Here we provide a brief profile of a selection of AutismOne speakers. Please note some red flags worth considering as you assess the accuracy and validity of their messages.
- Many are not experts in the topics they speak about. It is, of course, not a requirement to be an expert to speak about something, even to speak about it knowledgeably. However, if non-experts disagree with experts and scientific consensus, they require very strong evidence to back up their argument. Demand that evidence.
- Many are trying to sell you something. This does not automatically imply that someone is wrong. Obviously, there are many people in the world who sell products that do exactly what they claim their products do. However, when someone is selling a product, consider the motives and the bias and approach their claims skeptically, especially if those claims are in disagreement with existing evidence.
- Many are promoting ideas that may have plausibility and may have an effect, yet have not been demonstrated to be both safe and effective (the gold standard for any intervention). It is unethical to promise a result that has not yet been demonstrated. It is a violation of informed consent to be dishonest about the known risks and benefits of a treatment. This is discussed in more detail here at Science-Based Medicine. Ethics demands that parents must be appropriately informed about both risks and benefits to any strategy. Beware of claims that sound too good to be true or do not adequately address both risks and benefits.
- Many rely exclusively on testimonials and anecdotal evidence. While these can provide insight into topics worthy of study, they are not reliable forms of evidence on their own. Personal stories are subject to many types of confirmation bias, as described here. This is why we demand evidence from properly designed studies to control for bias. If these studies haven’t been done, it is ethical to be transparent about where evidence is lacking, as well as the evidence that exists.
Dr. David Gorski sums up the issues with testimonials and anecdotal evidence for autism “treatments” in this article: “The antivaccine movement and “autism biomed” versus “outgrowing” autism“.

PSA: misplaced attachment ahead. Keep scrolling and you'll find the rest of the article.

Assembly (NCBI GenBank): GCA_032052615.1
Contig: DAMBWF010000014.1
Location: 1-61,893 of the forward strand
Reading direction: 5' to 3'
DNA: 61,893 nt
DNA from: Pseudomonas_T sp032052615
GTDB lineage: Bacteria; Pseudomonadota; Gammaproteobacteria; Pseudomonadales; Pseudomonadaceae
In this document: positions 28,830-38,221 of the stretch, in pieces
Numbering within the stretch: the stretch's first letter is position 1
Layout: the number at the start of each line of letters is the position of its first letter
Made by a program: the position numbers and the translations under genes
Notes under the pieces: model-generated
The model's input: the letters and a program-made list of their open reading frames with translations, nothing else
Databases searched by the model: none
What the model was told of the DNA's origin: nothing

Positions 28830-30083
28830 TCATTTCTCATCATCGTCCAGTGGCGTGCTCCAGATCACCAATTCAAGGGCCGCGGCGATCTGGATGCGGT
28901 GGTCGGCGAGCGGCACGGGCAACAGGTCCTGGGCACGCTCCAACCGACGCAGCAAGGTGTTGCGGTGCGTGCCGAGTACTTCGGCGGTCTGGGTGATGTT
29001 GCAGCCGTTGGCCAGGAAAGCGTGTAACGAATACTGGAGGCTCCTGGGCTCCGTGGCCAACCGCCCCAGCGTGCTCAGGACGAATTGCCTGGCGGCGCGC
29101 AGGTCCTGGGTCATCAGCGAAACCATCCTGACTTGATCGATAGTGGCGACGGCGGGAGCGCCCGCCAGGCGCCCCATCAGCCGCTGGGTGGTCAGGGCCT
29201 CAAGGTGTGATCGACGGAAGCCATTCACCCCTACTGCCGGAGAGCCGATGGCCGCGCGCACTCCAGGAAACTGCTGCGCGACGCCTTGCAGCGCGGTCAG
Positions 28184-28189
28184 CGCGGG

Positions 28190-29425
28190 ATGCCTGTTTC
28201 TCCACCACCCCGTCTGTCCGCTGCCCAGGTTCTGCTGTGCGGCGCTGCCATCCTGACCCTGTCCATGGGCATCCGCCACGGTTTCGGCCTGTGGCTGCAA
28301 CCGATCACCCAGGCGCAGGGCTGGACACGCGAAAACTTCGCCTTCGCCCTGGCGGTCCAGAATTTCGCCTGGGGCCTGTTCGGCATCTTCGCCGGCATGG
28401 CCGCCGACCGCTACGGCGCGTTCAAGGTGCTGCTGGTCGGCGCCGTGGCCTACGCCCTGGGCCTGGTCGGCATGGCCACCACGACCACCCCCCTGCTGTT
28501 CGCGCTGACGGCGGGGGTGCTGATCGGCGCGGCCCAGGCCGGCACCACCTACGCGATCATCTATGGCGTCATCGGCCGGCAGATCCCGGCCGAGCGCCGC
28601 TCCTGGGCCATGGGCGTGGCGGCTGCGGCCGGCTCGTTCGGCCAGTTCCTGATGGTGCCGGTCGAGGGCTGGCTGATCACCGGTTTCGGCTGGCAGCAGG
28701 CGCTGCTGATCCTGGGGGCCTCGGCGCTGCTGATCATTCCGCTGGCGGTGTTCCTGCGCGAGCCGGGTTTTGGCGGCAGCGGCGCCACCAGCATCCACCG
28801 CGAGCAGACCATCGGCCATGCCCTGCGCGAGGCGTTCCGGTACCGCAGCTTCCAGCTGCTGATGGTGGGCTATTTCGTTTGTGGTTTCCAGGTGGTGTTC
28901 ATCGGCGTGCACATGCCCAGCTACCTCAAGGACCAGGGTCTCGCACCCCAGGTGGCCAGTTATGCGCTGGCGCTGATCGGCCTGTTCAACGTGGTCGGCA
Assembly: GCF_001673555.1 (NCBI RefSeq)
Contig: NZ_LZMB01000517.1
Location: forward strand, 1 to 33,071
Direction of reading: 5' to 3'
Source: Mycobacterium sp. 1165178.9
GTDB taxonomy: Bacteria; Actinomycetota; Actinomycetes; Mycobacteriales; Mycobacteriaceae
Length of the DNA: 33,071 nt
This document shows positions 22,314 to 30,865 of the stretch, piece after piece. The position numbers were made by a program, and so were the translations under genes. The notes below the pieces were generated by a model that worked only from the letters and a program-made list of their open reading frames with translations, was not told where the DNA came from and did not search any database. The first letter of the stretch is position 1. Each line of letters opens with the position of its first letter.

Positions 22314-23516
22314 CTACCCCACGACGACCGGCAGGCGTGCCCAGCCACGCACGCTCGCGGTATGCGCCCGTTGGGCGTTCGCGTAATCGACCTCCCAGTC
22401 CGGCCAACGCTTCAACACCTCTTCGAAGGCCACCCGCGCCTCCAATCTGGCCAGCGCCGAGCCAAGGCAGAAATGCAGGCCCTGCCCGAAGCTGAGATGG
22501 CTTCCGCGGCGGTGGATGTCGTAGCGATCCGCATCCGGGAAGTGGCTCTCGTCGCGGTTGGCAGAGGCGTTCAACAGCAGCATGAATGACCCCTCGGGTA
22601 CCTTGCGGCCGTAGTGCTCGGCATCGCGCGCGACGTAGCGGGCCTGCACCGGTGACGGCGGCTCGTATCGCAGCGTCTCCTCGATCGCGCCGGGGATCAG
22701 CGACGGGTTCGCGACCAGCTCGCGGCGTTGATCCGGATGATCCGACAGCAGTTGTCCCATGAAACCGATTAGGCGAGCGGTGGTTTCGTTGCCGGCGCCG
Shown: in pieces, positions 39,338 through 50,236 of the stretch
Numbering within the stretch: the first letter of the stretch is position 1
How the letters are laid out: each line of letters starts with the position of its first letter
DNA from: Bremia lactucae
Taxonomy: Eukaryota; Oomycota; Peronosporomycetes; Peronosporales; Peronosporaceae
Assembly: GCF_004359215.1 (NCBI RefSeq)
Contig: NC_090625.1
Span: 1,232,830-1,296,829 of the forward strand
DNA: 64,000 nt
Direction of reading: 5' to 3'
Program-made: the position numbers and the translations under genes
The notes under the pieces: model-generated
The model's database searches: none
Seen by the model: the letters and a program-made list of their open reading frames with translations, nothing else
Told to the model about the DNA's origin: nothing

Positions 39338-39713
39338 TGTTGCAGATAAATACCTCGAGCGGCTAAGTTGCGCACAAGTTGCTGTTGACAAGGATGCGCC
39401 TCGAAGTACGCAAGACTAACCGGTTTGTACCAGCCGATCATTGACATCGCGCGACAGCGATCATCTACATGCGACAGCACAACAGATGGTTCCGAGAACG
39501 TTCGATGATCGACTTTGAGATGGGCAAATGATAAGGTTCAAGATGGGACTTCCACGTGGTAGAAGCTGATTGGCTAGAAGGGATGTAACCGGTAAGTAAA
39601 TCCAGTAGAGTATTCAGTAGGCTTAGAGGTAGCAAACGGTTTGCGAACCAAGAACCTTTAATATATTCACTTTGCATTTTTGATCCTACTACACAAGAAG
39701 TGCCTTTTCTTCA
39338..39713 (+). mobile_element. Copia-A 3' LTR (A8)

A commonly misunderstood aspect of autism and autism spectrum disorders (particularly by antivaccinationists and believers in the quackery known as “autism biomed”) is that autism is not a condition of developmental stasis. It is a condition of developmental delay. Autistic children can and do exhibit improvement in their symptoms simply through growth and development. However, parents who subject their children to “autism biomed” quackery of the sort championed by Jenny McCarthy and others seem to view autism as a condition of developmental stasis. That’s why they so easily and predictably attribute any improvement in their children to whatever quackery du jour they are using on them. It’s also why, in order to determine whether a given intervention in autism has any real effect, randomized controlled trials are required. Indeed, it’s not so difficult to see why, if you take into account the widespread belief that autistic children do not improve, along with parents’ imperfect human memories riddled with confirmation bias, confusing correlation with causation, and other confounders like regression to the mean, so many parents believe that “autism biomed” treatments have actually helped their children. Moreover, improvements observed in autistic children tend to be uneven, with periods of little change interspersed with periods of rapid development.
Stay tuned for info on each day’s schedule.
Click on each day for a list of speakers for that day. There, you can read descriptions of the speakers and follow the links to science-based resources related to their claims.